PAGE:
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Seven Sizzling Solutions to Predictable Hourly Stressors
Improve your productivity by finding solutions to stressors connected to hours of the day
Guest articles > Seven Sizzling Solutions to Predictable Hourly Stressors
by: Karla Brandau, CSP
In one's daily routine time and stress are siblings. Their relationship lends its hue to our life. One must be a good time manager in order to reduce stress and by managing stress one becomes a better time manager.
There is a significant relationship between time management and stress management. If you are a better time manager, you experience less stress and if you manage your stress, you are a better time manager. Time and stress are siblings. If they get along, everything is rosy but if they fight, life is pretty is miserable.
I was asked to customize a program for Whirlpool and as the meeting planner outlined their needs, it dawned on me that she was describing predictable stressors tied to time management challenges regularly occurring at certain hours of the day, like siblings predictably fighting over who gets the biggest helping of ice cream. I then designed the table included in this article and led the Whirlpool workers through the exercise of identifying their personal stressors based on the time of the day. We next explored what time principles or stress concepts could be implemented in order to feel better physically, mentally and emotionally. For a copy of this exercise, go to http://karlabrandau.com.
Some universal truths surfaced. Those truths were:
1. Differentiate a Master Task List vs. Daily Task List. Maintain a master task list that contains everything you have to accomplish, including long term project tasks. The daily task list details what you can physically accomplish today.
2. Divide Time Between Interactions and Production. There are two critical parts to your day: interactions and production. It is important to maintain your focus during each. A past president of United Airlines realized that his entire day was just one big interruption so he solved it by staying home the first 90 minutes of each day, doing all of his work and then going to the office and handling the interruptions.
3. Don't Let Deadlines Distort. From a productivity viewpoint, deadlines are good because they move you into action. However, when faced with a simple deadline of getting out the door on time or getting the figures to your manager by 2:00, and you are behind because of the "anything that can go wrong, will go wrong" phenomenon, you get that out-of-control anxiety exactly like the dreaded bodily response when you realized the time was up for the Algebra test and you had four problems left. Productivity is freeze-framed. To work around deadlines, always attack the issue early and allow extra time for things to go wrong because they will!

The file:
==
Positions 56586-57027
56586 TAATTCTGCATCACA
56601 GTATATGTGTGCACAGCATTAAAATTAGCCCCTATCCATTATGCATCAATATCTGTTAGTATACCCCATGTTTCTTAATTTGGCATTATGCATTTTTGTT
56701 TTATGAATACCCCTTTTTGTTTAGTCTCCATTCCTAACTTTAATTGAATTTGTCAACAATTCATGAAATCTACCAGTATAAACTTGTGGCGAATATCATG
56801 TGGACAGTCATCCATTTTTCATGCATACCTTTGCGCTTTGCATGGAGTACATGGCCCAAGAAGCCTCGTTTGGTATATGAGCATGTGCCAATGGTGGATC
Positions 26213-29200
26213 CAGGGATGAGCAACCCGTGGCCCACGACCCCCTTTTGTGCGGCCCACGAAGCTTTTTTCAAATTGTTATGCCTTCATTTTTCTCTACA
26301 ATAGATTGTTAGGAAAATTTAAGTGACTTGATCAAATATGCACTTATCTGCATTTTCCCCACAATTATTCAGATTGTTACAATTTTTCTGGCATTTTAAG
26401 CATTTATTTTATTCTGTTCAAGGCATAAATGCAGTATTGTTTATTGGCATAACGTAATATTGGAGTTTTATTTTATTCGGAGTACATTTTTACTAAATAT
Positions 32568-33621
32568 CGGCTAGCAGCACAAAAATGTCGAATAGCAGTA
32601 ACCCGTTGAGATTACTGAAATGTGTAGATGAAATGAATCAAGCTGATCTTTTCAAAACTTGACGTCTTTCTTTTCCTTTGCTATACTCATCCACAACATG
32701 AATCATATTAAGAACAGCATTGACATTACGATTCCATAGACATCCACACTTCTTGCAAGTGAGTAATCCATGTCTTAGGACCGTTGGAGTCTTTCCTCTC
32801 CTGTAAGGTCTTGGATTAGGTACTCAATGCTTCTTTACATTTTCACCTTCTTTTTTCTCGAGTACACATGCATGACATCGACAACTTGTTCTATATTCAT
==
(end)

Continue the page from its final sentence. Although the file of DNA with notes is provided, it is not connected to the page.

4. Survive Avalanche E-mail. To avoid the oppressive presence of unanswered e-mails takes expertise of the tool, knowledge of how to write e-mails for quick transfer of information and organizational policies that prohibit the proliferation of needless communications. Have a company meeting and make a decision to stop the ‘Reply to all' and the 'Carbon Copy' all frenzy. Another quick tip is to set up standards for e-mail subject lines. Putting the client name or project number in the subject line, make it easy to recognize and sort e-mail with the rules wizard.
5. Lunch Time Decisions. Perhaps lunch time, more than any other time of day, brings a plethora of choices: Do I run errands? Should I brown bag it and work through lunch to try to catch up? Should I have fast food? Will the restaurant I really want to eat at get me served promptly? What about a nap? Consider bringing a lunch from home that is low fat, low sugar, and low calorie (I know – that food doesn't taste good) and then taking a short rest. You will be more alert and turn out more work in the afternoon hours if you use the lunch hour as rejuvenation time.
6. Overcome Procrastination. Procrastination is a thief. It robs you of achievement and production. Take the task you have been procrastinating and break it down into instant start-up tasks that can be done in about 5 minutes. Give yourself a definite time of day to sit down and work on the task. Once you are in your chair with the task in front of you and you have complete a 5-minute instant start-up task, you are on your way and as you become focused on the task, you will probably be unaware you have spent the last two hours on the project.
7. Close Out the Day. It may sound weird, but nothing is more important for your daily productivity tomorrow than closing out today. Check off completed items, make note of where to start on 1/2-finished projects, decide what will get your attention first when you walk in the office tomorrow morning, and clean off your desk, re-filing folders and returning e-mail and phone messages.
To facilitate your ability to deal with stressors, I have created a longer version of this article, 15 Sizzling Solutions to Predictable Stressors, in addition to a graph for you to visually record the time of day and the stressor associated with it. Read the suggestions, download the blank table, and for the next five days, record your actual stressors and time management goof-ups then actively look for solutions to each stressor or time management challenge.
After five days of this exercise you should have a pretty good idea of how to cope with what bugs you, eats up your time, makes you lose your cool, and sends you over the edge. Only then can you quiet the time and stress management sibling squabbles.
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